Malaria-endemic agricultural communities are at risk for this disease because of crop and agricultural activities. A cross-sectional survey among women in small-scale agriculture on irrigated and dryland areas in Makhatini Flats, KwaZulu-Natal South Africa explored associations with self-reported history of malaria, including demographics, crop production, and specific agricultural activities. Ninety-eight (15.2%) of 644 women reported malaria while working in agriculture. More women working in drylands than women working in irrigation scheme reported disease (18.4% versus 10.9%; P < 0.05). Working self or family-owned farms (prevalence ratio [PR] = 2.6, 95% confidence interval [CI] = 1.3-5.2), spraying pesticides (PR = 2.3; 95% CI = 1.4-3.8), cultivating sugar cane (PR = 1.6, 95% CI = 1.1-2.3), and cultivating cotton and mangoes (PR = 1.7, 95% CI = 1.1-2.6) were positively associated with a history of malaria while working in agriculture. This study suggests that certain agricultural activities and types of crop production may increase the risk for malaria among women working in small-scale agriculture. Copyright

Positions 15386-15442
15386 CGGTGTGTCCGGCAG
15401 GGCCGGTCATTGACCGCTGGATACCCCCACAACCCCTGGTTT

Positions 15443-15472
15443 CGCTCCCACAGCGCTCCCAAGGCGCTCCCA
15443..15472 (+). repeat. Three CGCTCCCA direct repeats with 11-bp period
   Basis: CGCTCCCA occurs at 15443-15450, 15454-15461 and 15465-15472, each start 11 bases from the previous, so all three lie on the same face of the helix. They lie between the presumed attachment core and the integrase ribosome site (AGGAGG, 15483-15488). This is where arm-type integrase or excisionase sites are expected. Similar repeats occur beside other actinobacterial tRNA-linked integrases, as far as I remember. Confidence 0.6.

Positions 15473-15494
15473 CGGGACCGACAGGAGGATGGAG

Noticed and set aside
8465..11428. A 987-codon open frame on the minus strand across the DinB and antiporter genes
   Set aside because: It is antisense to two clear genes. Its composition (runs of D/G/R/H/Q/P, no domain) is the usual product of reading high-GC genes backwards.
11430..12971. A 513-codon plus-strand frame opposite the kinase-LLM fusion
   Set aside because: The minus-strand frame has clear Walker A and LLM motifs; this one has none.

dx.doi.org/10.4269/ajtmh.2011.11-0092, hdl.handle.net/1765/64014
American Journal of Tropical Medicine and Hygiene
Erasmus MC: University Medical Center Rotterdam

Naidoo, S, London, L, Burdorf, A, Naidoo, S, & Kromhout, H. (2011). Occupational activities associated with a reported history of malaria among women working in small-scale agriculture in South Africa. American Journal of Tropical Medicine and Hygiene, 85(5), 805–810. doi:10.4269/ajtmh.2011.11-0092